Maybe it’s you

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We are all hearing how society, as a whole, has apparently reached new lows of rudeness and strife in our everyday interactions. It’s easy to blame the pandemic. In reality, I am just more and more convinced that we are not blessing each other’s hearts quite enough. By that I mean we are not checking each other on our poor behavior — with civility, of course.  

At the risk of sounding conceited, I was “raised right.” Like many of my peers, I had a wonderful childhood. I was blessed, truly. That said I was also given a parent and extended family that would correct my behavior when necessary. I was an angel, obviously, but maybe once or twice I strayed. Stop laughing, Mom. I was not a perfect child. I was, however, corrected when I was not. I am eternally grateful. Learning to regulate our behavior and emotions is a gift that keeps on giving.  

My mother’s famous phrase was “sass will get you slapped.” Rarely did she ever, but I knew the threat was real. 

Once, as a “mouthy” 14-year-old with my friends in tow, I felt particularly big for my britches. I was undoubtedly showing off for my friends and thought my mother would keep her “company manners.” I was wrong. I remember saying something sassy and the next thing I knew I did indeed get slapped. 

Two decades later one of those friends and I reconnected over dinner to catch up. We were now-grown adults with children of our own. On our trip down memory lane, she said, “Do you remember that time your mother shocked us all when she slapped you?” 

There was a brief pause before she added, laughing, “You deserved that.”  

Mr. Wonderful was similarly raised well. He grew up with morals and a strong work ethic. He doesn’t allow frustration to determine his reaction. That has served him very well in business.  

Together we conspired to raise our children the exact same way. They were not always perfect but they were always a work in progress. We stressed accountability and taught responsibility, respect, and values. General feedback is that we succeeded. They are likable and if conflict does arise, they seem to handle it maturely with grace and an eye toward respectful problem-solving.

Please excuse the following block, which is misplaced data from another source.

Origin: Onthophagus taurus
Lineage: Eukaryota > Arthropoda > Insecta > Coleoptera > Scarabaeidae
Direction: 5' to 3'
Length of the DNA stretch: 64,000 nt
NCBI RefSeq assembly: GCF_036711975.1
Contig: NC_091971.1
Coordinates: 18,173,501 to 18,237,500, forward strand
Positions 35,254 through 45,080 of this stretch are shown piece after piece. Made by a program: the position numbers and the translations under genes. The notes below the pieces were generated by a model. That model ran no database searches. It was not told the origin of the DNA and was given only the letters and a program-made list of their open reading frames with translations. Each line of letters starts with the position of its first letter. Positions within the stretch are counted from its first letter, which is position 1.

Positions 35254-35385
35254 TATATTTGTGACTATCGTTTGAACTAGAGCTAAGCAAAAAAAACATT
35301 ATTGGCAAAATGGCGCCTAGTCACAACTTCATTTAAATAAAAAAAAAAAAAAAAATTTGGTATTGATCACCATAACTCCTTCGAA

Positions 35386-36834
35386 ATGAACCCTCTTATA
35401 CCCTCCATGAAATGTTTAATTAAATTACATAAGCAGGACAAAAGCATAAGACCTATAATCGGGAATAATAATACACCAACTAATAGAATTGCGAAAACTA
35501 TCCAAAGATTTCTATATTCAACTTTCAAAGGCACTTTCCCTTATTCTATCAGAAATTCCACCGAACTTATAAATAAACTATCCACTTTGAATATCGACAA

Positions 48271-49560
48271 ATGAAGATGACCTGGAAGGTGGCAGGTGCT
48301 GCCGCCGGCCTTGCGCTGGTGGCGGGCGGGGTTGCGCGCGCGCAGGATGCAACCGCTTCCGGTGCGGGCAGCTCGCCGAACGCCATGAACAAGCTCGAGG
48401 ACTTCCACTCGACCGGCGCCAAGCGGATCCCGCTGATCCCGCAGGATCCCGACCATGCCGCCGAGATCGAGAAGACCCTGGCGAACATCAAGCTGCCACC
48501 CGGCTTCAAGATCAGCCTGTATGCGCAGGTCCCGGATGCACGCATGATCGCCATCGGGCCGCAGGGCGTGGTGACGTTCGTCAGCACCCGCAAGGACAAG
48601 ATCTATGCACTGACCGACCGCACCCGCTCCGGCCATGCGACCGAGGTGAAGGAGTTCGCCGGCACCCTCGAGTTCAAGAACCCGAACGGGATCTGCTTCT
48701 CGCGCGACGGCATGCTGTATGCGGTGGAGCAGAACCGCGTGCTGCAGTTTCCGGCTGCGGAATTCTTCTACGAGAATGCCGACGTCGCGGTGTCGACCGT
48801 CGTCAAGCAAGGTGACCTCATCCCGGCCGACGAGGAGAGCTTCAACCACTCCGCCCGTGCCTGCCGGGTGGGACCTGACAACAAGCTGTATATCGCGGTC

I am proud to say that their peers are all very much the same. I may have my rose-colored glasses on, but I find that the young adults today are generally delightful. They are hard-working, respectful, and seem to go out of their way to be kind. 

Generally, it isn’t “kids these days” that I see acting up. Those offenders are older and certainly old enough to know better. My young adults and their friends all worked in service positions with the public as teenagers. Witnessing grown folk throw entitled tantrums will certainly teach a young person how NOT to act. 

In that vein, on the eve of Girl Wonder’s wedding, an adult restaurateur cursed out both she and I in three separate telephone calls — all of which ended in him hanging up on us. That’s honestly a feat with today’s mobile devices. Have you ever tried to slam down a cell phone? It’s distinctly unsatisfying. 

In his ire, this man insisted she had booked his venue for a wedding rehearsal dinner (she didn’t). We attempted to reason with him, pointing out that he had no contract, no deposit, and had never spoken to her about a menu. There was obviously a mix-up, but absolutely nothing would convince him that she hadn’t stood him up. Instead of speaking civilly in an attempt to get to the bottom of the obvious mix-up, he cursed and screamed. Granted he did call me “lady” quite a few times while bellowing, but I feel like his heart wasn’t really in it.  

I was initially livid that he had blemished my daughter’s enjoyment of her rehearsal dinner. I then asked around and checked reviews, to learn he has a long-standing issue with anger. Now I’m just sad for him. That is no way to live. How does he ever solve problems that way?

Obviously, everyone can have that “one-off” moment of poor behavior. I like to extend grace as none of us is perfect. Nonetheless, don’t we all know someone that just seems to have an issue with darn near everybody? Every cashier, clerk, colleague or customer has offended and wronged them in some way.  

When you find yourself feeling that way I think it’s important to take a step back and consider one simple truth in the wise words of my mother — and probably everyone else’s too: “If you seem to continually be having issues with everyone around you, have you ever considered that the problem is you?” 

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Kymberly Foster Seabolt lives in rural Appalachia with the always popular Mr. Wonderful, two small dogs, one large cat, two wandering goats, and a growing extended family.

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